Sunny Areh, seasoned journalist and Senior Special Assistant to the Governor (Resource Centre), says in spite of the initial security challenges, the state has moved on to record remarkable achievements
Democracy in Delta State in the last 15 years, how would you describe the journey as somebody who had been part of the two administrations?
Well, the last 15 years, the democratic experience has been awesome; meaning that coming from the military era to a democratic system, it was a learning stage because of the kind of lessons we had. When we took over democratic process, the learning period was short, so to say. In the last 15 years, it has been a great experience. The state has experienced some progress in terms of development and the only thing that most likely affected our development level was the Warri crisis – the inter-communal clashes that we had in the early stage of the Ibori administration. But all that has been surmounted and we are moving ahead.
So how would you describe the Ibori years?
The Ibori years were foundational. His Excellency, James Ibori, laid a solid foundation in terms of widespread development across the state. In the area of development, he recorded remarkable achievements. If you look at infrastructure development, Ibori it was, who, for the first time in the history of the Ijaws, linked the riverine areas to the national grid for power supply, and that one was a major achievement. And significantly too, we talk about the Bomadi Bridge; Ibori it was that linked these riverine areas by road through the navigational bridge that he built in Bomadi that was commissioned by former President Olusegun Obasanjo. And of course, that kind of development he brought into these areas opened up the areas that were inaccessible before his time.
That was for the Ijaw. And two, there was the one they call the Omadina Bridge. Although that bridge was started by the then OMPADEC, Ibori completed it to link the Itsekiris to the riverine areas. Again, that is development in the riverine areas. And when you come to the upland, Ibori touched every village and hamlet throughout the state with one project or another. But what he was really known for was the establishment of access roads in the rural areas. In Delta North, there was this day I just took a drive trying to get to my village, I was impressed with what I saw. What happened to Ibori then was that he was under-reported, and the blame was not on his media people. The blame was his own because he was always insisting that he would not want to spend, say N10 million constructing a project, and then spend another N10 million flagging it off. His belief then was that those who are enjoying the facilities will appreciate it more than others.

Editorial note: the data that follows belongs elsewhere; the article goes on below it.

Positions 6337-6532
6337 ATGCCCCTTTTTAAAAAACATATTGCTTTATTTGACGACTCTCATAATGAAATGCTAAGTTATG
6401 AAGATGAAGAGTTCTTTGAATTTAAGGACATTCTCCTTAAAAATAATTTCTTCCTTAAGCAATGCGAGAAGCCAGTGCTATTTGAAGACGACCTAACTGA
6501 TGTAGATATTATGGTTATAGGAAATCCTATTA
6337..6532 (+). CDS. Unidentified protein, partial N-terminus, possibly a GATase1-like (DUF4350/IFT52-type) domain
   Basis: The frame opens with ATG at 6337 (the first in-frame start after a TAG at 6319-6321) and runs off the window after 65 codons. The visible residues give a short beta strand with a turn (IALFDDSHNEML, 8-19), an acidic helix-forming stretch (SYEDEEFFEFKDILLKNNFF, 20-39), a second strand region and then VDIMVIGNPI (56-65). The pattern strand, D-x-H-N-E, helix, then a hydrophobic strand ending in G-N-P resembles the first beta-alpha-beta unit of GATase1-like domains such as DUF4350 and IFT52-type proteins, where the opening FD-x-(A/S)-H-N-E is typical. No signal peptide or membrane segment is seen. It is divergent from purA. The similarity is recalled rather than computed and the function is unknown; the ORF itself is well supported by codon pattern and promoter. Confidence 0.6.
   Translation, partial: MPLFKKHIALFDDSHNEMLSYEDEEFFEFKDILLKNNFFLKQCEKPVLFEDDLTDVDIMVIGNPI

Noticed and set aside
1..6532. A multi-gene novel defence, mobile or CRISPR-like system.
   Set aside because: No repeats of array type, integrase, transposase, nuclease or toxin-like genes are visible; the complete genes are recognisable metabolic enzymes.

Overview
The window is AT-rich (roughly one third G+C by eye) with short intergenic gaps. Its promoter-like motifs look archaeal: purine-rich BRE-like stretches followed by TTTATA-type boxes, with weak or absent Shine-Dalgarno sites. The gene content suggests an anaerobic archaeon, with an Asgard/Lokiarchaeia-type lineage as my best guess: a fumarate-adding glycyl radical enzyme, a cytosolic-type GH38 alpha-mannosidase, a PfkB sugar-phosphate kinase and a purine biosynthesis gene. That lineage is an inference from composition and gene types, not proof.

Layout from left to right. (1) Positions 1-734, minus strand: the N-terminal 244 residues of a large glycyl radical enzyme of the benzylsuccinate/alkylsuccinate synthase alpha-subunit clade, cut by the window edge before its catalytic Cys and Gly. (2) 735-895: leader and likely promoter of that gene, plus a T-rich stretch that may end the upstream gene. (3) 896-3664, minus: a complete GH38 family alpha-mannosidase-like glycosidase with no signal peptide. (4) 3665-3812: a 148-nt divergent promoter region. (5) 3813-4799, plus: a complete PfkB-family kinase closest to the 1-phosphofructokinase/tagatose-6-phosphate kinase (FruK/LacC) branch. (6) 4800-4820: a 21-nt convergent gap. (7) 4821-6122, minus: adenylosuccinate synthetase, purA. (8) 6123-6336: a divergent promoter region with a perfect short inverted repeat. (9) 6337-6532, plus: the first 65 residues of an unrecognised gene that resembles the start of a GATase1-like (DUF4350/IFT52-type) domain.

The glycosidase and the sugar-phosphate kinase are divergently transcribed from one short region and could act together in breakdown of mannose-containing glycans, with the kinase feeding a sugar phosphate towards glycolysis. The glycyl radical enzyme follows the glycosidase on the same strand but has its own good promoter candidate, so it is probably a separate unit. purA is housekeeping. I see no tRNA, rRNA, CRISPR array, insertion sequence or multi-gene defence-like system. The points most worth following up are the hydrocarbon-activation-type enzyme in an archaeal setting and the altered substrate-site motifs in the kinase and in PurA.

Like I said, the earlier years of his tenure was characterised by crisis, crisis of inter-communal nature, especially in the Warri axis. So, that one hampered and slowed down his pace of work. Even though he surmounted it, we cannot rule it out that it was a critical issue.
Ibori championed the agitation for resource control. Looking back, how do you see that struggle?
Yes, it is true he spearheaded it. He believed that look, as producers of the wealth of the country, the communities that produce the wealth should have a say on how the wealth is managed. Resource control, to him, was giving to the communities what they deserve; giving to the communities their fair share. He said look, my people are producing this; they are suffering this deprivation through exploration and exploitation of oil. If the people control their resources, they will know how to resolve their ecological challenges. He championed the cause with his brother governor then, Dieprieye Alamieseigha of Bayelsa State. Whether we like it or not, he achieved something out of his agitation for resource control. Today now, at the national conference, what is the issue they are discussing? Thirteen per cent derivation; somebody has to start something and so it is to his credit and his team that they championed this agitation. Even tied to this is the offshore and onshore dichotomy – that was resolved in his favour by the Supreme Court. That is why a state like Akwa Ibom is the richest state today. Ibori championed that. Today, at the national conference, resource control is being hotly debated but I know that at the end of the day, they cannot go below the 13 per cent that the oil producing states are enjoying presently. And I dare say there is no way the agitation will stop until we have full resource control, thanks to James Ibori.